Der Prinz von Homburg

Der Prinz von Homburg is a 1960 opera by Hans Werner Henze setting a libretto by Ingeborg Bachmann based on an 1811 play by Heinrich von Kleist.  The essential context is Henze and Bachmann’s rejection of German militarism and authoritarianism that they believed was being built back into the new German Federal Republic.  It has been enjoying something of a revival in the last few years, perhaps as a result of the resurgence of the Fascist/nationalist right, with multiple productions in Germany including one in Stuttgart in 2019 which was recorded for video.

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Der Messias

Der Messias is the German version of Handel’s Messiah as arranged by Mozart.  The translation dates from 1775 and is by Klopstock and Ebeling drawing heavily on the Lutheran Bible.  My German isn’t good enough to say how “archaic” it sounds to a modern German speaker but it certainly seems to be quite singable.  In any event it was presented in Salzburg during this year’s Mozartwoche in a staged version by Robert Wilson.  The arrangement adds a substantial wind section and changes the voice parts in places.  For example Doch wer mag entraten (But who may abide) is given to the bass rather than one of the high voices.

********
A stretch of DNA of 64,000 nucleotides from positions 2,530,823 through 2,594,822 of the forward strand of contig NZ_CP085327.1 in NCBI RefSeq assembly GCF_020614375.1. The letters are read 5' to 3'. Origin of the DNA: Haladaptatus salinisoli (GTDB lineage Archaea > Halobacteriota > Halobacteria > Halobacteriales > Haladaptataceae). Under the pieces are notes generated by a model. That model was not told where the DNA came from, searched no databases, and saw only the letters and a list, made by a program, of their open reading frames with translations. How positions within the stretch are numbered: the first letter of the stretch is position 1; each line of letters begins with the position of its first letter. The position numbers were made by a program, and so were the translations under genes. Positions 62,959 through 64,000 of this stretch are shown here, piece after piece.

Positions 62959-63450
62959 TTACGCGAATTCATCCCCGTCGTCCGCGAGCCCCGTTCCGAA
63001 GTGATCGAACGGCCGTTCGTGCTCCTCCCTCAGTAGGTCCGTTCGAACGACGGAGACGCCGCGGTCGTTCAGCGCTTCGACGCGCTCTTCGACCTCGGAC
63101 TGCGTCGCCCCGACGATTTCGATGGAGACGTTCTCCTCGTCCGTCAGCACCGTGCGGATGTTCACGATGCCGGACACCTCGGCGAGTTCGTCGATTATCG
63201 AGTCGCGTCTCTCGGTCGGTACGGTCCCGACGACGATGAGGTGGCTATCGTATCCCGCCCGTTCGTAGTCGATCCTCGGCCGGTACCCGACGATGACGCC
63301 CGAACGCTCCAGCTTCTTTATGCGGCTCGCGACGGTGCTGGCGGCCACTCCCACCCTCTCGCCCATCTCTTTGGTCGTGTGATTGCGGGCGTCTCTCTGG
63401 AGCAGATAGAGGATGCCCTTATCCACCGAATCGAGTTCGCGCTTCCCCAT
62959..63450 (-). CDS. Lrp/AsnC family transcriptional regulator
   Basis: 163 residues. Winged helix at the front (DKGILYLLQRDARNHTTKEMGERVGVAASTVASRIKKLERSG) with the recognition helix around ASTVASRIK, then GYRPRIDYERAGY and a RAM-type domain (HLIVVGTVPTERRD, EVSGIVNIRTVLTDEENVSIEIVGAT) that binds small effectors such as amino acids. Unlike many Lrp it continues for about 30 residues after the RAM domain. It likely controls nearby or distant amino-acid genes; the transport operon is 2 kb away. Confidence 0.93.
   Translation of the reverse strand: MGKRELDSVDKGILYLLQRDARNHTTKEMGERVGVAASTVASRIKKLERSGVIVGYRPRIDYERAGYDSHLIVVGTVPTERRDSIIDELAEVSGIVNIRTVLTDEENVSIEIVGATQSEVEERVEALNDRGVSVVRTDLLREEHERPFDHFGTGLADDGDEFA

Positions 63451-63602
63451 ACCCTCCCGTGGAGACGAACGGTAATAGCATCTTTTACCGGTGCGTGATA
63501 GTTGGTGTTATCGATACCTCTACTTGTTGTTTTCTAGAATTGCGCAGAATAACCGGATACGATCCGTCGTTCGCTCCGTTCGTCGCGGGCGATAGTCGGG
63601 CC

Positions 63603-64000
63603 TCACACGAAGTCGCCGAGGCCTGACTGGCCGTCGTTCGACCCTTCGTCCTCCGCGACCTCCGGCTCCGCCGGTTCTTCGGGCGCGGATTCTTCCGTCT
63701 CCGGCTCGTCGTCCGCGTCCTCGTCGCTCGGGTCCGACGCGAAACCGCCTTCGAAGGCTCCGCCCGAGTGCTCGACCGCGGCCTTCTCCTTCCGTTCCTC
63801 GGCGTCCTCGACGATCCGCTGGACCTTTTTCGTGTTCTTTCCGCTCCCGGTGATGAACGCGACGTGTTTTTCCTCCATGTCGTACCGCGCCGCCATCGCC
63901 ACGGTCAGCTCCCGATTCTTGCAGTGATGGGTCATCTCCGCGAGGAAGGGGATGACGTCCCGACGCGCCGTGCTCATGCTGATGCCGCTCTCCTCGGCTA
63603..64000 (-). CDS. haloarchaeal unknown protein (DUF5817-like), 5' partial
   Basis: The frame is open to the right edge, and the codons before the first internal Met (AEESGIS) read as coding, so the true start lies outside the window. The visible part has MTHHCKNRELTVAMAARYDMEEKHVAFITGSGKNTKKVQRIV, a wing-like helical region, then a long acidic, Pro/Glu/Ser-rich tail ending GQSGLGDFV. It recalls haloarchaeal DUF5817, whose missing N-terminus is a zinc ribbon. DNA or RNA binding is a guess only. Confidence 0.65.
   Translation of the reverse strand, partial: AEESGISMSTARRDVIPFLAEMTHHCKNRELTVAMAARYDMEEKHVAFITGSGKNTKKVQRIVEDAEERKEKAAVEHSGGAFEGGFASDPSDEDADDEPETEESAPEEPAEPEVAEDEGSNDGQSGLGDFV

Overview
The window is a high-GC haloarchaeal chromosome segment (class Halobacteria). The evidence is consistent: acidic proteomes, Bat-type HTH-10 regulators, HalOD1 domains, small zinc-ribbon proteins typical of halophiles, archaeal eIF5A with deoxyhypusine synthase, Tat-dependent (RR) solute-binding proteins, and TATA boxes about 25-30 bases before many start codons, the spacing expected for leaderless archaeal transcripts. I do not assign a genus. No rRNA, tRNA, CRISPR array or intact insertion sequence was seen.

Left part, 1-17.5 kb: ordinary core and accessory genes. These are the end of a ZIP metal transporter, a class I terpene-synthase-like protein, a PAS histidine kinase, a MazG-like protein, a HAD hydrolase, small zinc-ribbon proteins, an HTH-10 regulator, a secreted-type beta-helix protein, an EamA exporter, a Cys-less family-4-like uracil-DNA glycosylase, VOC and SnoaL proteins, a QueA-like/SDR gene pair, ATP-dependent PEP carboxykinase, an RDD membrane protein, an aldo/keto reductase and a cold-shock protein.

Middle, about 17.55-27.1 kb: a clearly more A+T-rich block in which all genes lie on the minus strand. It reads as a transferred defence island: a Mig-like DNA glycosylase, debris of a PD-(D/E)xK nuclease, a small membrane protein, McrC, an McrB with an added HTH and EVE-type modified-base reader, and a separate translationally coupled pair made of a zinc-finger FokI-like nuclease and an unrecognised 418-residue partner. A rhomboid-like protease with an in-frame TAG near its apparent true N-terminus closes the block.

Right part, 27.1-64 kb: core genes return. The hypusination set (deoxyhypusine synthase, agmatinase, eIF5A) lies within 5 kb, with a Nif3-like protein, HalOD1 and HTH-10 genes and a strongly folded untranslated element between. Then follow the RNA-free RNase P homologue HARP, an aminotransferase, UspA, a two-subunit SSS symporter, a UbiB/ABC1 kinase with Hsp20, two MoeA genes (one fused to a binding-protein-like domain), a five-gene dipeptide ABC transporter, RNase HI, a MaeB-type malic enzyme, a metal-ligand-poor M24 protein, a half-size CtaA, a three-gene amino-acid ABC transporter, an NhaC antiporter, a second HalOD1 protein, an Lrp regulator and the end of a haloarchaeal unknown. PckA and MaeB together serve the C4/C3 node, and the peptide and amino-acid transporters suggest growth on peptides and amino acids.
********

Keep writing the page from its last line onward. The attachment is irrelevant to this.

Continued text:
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Dark Rusalka from Glyndebourne

Melly Still’s production of Dvorák’s Rusalka, recorded at Glyndebourne in 2019 got rave reviews and, judging by the audience reaction on the recording. was enthusiastically received in the house.  Unfortunately I don’t think it works all that well on video despite some rather stunning stage pictures and generally strong performances.

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Street Scene in Madrid

It’s not easy to figure out how to stage Kurt Weill’s Street Scene.  On the one hand it’s a gritty story of violence and poverty and hopelessness.  On the other hand it’s got classic Broadway elements; romance, glitzy song and dance numbers etc.  It’s also, cleverly and deliberately, musically all over the place with just about every popular American musical style of the period incorporated one way or another.

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Clockwork Cenerentola

Following on from Massenet’s dreamlike, ambiguous Cendrillon I took a look at a fairly recent recording of Rossini’s much more straightforward, if somewhat moralising, opera buffa on the same theme La Cenerentola.  There’s no magic here.  The fairy godmother is replaced by the prince’s tutor Alidoro who engineers Angelina’s trip to the ball.  There’s no stepmother either but rather a stepfather and it’s unclear what has happened to either of the mothers one imagines must have been involved.

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Cendrillon – dream or nightmare?